by Robin Bartlett
I have two kids who were born and raised in the city of Boston, and they are city kids. Both girls. Both are terrified of bugs, but particularly my three year old. This summer, every time a bug came near my three year old, she burst into hysterical tears. And I have been using the mantra, “Eloisa, we share the world with bugs. You have to get used to it. We have to share the world with bugs.” I have said it so many times that Eloisa uses it as her own mantra now. You can hear her every time my older daughter whines about a bug bite. I’ll hear her say, “Cecilia, we share the world with bugs.” Or outside, she calms herself by muttering under her breath, “we share the world with bugs.” My three year old’s fear, anger, reassurance, and resignation to the fact that we just have to live in the same world with bugs is a daily spiritual practice in our household. It grounds her.
Mark Twain famously used the common fly as proof of the lack of existence of a divine creator; as justification for his atheism. A fly’s existence, he said in an essay, was clearly not an application of pure intelligence. None of us would create a fly as part of the careful planning of a perfect universe. Who among us is friend to a fly, and sees a fly’s purpose as anything but to congregate around horses, to maniacally pester the sick child by circling his head, and persecute the wounded soldier by swarming his festering wounds?
And while that was a tongue and cheek essay by Mark Twain meant to poke fun at the idea of belief in God, there are certainly people who exist on the earth who I know have made us doubt the existence of God. What kind of God would create such imperfection in humanity….so many humans whose seeming only purpose is to pester and persecute and swarm and bug and harm and destroy and scare?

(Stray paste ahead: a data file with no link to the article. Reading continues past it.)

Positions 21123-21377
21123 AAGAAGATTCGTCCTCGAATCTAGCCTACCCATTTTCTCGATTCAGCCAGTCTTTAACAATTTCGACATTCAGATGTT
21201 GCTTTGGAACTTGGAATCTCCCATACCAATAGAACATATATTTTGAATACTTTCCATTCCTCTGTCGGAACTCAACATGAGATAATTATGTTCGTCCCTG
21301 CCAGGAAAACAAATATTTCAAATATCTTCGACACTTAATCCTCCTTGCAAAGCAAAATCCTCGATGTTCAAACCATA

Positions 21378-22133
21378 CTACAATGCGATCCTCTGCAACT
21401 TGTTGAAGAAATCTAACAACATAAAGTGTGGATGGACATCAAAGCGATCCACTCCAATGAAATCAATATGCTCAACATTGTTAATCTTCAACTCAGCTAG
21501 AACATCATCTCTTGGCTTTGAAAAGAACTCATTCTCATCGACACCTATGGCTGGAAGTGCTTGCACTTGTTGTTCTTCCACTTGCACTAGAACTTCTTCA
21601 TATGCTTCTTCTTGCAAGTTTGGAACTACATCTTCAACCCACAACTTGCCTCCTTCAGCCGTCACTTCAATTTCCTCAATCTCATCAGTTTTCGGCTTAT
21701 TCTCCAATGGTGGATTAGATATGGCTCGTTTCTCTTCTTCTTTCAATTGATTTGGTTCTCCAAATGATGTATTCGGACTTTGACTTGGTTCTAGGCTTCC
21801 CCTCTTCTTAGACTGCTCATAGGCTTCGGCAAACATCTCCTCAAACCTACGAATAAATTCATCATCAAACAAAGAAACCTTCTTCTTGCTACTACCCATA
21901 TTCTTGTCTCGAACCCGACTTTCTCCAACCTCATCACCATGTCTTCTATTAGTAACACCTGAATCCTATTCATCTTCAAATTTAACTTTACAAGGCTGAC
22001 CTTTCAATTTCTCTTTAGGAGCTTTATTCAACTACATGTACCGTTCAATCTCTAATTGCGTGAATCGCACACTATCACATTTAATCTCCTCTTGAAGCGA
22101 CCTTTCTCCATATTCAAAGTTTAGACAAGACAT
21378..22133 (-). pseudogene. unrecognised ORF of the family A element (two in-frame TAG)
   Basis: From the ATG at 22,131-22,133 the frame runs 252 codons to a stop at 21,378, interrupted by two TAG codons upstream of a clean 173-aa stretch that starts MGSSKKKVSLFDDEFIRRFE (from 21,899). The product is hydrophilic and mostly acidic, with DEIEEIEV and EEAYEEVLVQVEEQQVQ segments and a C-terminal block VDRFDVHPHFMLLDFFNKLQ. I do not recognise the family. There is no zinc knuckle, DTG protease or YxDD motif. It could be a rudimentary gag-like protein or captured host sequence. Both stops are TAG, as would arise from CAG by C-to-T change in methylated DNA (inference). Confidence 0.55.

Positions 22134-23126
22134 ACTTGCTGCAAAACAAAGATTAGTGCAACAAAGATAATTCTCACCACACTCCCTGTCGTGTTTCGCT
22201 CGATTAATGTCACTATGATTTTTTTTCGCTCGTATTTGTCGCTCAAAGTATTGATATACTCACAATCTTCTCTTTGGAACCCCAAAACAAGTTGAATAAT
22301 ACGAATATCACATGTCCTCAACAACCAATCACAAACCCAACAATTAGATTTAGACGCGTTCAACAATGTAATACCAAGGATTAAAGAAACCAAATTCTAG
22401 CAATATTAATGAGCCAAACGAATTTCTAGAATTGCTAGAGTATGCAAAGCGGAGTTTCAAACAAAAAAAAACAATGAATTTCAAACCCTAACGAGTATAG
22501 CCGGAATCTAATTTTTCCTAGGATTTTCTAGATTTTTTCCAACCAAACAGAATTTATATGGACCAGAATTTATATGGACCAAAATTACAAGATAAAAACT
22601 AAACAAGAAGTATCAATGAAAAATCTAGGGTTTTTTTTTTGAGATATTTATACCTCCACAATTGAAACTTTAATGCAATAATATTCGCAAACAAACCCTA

The fact is, sharing the world with all of these people can make us doubt the very idea of a universe oriented toward love. We have to remind ourselves that we share the world with people constantly, with the same itchy annoyance, fear, acceptance and resignation that my daughter has when it comes to the reality of sharing her world with bugs. Its our spiritual practice.
That’s why we come to church. We come to church because on some level we believe that sharing the world with people should be done well, no matter how hard the task. We could spend Sunday morning communing with nature in the woods, but instead we choose to be with a bunch of people that we wouldn’t necessarily choose; even people we don’t like. This is being church. This is faith. Believing in the power of love and goodness enough to trust our hearts and lives and children’s lives with other people. Believing in the power of love and goodness to conquer hate and fear despite evidence to the contrary.
We also come here to this church to get help sharing the world with people in the other parts of our lives. People can be hard and mean. You and I can be hard and mean. And we come here because church calls us to love ourselves and other humans anyway. All the time. The way we imagine God’s love to be.
We know how to love our kids and our partners at their most hard and mean. It’s not easy, but we do it because they are our beautiful creations, and our chosen loves. But its hard to love people we don’t feel socially contracted to love.